NHS waiting times rise for first time in a year
The number of NHS patients waiting longer than 18 weeks to be seen at hospital has increased for the first time in a year amid concerns that cuts are hitting front-line services.In June there were 155,439 people who had been waiting longer than 18 weeks to be seen in hospital after being referred by their GP, compared to 143,337 in May.
It is the first time there has been a month on month increase in the number of patients breaching the 18 week waiting time standard since July 2011.
The number waiting for more than a year also increased from 3,302 in May to 3,500 in June.
Officials said the ‘blip’ was due to the two extra bank holidays in June for the Queen’s Diamond Jubilee, however others raised concerns that financial constraints on the NHS were beginning to have an impact.
Patients have a right to be seen in hospital within 18 weeks under the NHS Constitution or can request to go private at the NHS’ expense.
David Stout, director of policy at the NHS Confederation, which represents most health service organisations, said: “NHS organisations have worked hard to make sure the vast majority of patients get their treatment within 18 weeks.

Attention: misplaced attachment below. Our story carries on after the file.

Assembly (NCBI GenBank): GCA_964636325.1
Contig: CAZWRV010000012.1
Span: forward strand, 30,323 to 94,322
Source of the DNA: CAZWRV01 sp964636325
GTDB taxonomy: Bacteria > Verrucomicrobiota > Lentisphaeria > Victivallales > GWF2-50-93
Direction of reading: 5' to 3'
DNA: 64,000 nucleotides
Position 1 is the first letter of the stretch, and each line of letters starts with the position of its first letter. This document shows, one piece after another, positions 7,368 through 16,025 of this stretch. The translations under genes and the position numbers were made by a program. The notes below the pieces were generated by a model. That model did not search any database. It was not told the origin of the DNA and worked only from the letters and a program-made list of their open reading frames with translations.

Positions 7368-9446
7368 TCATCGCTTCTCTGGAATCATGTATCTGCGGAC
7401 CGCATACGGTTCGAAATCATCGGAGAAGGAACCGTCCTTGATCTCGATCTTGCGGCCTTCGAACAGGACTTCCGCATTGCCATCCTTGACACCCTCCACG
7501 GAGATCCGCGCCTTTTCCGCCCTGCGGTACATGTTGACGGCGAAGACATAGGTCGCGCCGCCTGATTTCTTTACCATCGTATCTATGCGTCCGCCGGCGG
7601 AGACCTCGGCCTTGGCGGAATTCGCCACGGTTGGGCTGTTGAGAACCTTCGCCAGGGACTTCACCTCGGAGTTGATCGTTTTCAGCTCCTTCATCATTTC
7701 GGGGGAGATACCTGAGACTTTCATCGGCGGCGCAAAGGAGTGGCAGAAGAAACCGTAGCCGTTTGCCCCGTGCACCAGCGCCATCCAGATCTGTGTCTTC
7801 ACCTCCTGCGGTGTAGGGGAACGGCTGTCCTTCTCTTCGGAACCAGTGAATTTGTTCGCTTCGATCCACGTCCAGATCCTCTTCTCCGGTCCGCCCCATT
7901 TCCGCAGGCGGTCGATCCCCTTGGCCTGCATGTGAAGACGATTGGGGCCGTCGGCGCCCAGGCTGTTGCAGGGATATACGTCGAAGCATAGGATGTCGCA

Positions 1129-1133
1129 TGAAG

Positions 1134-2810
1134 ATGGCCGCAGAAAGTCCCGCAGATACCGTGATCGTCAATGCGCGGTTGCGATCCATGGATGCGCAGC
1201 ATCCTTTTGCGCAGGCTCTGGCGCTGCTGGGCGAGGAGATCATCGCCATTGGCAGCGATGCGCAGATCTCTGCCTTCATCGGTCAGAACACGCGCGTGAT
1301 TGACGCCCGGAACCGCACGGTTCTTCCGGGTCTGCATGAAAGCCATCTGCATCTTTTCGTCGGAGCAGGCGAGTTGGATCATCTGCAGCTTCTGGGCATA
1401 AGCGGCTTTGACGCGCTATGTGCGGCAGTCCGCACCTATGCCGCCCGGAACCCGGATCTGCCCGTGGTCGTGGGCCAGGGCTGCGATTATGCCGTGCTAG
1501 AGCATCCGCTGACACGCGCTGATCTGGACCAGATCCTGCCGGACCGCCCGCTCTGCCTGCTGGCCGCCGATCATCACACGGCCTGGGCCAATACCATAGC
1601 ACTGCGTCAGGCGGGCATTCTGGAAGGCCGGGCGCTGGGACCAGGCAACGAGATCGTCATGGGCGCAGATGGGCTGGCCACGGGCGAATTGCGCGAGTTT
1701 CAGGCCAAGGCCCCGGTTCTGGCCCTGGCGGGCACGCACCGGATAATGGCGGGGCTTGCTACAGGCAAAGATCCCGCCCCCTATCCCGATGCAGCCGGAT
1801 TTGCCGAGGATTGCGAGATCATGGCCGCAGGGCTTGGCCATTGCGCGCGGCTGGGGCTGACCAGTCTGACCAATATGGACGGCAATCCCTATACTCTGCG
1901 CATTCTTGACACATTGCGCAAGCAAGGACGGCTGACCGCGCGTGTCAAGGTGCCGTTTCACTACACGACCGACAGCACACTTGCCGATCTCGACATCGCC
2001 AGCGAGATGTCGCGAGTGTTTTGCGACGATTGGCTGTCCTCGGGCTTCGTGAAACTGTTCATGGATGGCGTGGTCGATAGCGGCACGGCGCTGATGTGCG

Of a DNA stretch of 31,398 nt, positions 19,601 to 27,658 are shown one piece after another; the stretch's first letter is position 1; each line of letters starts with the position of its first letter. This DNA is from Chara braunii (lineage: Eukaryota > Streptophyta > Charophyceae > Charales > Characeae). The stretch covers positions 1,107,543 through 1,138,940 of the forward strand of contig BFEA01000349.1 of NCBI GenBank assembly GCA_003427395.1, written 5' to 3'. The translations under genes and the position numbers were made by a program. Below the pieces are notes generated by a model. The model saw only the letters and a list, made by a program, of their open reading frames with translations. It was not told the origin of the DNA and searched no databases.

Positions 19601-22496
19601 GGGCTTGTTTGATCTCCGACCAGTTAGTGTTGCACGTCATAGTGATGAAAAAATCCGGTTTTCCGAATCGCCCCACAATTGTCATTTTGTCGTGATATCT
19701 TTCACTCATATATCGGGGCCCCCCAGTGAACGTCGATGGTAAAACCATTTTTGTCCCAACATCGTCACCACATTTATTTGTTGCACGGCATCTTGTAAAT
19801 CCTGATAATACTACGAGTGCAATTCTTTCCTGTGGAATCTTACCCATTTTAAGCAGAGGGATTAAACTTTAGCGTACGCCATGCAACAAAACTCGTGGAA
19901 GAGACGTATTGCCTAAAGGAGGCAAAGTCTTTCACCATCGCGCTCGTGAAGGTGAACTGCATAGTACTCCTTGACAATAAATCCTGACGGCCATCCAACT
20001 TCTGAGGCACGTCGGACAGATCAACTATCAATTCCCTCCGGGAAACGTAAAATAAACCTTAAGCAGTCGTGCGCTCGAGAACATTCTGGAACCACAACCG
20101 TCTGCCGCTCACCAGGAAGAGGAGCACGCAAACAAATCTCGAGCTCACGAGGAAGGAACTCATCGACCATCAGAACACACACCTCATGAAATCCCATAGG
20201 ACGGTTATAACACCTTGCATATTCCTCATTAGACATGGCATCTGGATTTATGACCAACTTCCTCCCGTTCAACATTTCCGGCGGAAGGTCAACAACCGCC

“This has been no mean feat, especially against the continued backdrop of massive financial pressures on the health service. We should give the NHS the credit it is due for this performance. The latest figures do show a small decrease in the percentage of patients admitted within 18 weeks. While this should not be seen as the start of a decline in performance, it will be important to monitor waiting times closely as financial pressures start to bite in the NHS.”
“Managers and clinicians keep their organisation’s performance on referral to treatment times under continual scrutiny.
“In some organisations there is more to be done to ensure they meet the waiting times of the best, but we mustn’t lose sight of the fact that the average waiting time for treatment has fallen in the past five years from over 14 weeks to less than six weeks.
“These successes are the direct result of hard work by staff right across the NHS.”
A spokesman for the Department of Health said: “Average waiting times are low and stable. The NHS is meeting the standard that 92 per cent of patients still waiting to start treatment should have been waiting no more than 18 weeks.”
“The number of patients waiting longer than 18 weeks before starting treatment is over 50,000 lower than in May 2010.
“It is not unusual to see seasonal fluctuations in the number of patients treated. The extra bank holidays in June 2012 meant fewer working days and on one of these, the BMA took industrial action causing a number of treatments and operations to be delayed or rescheduled.
“However, we are clear that the NHS should not keep people waiting longer than 18 weeks, and if this is the case, that they are treated as soon as possible.”
Tags: Health Professionals, healthcare, nhs cash shortages, waiting times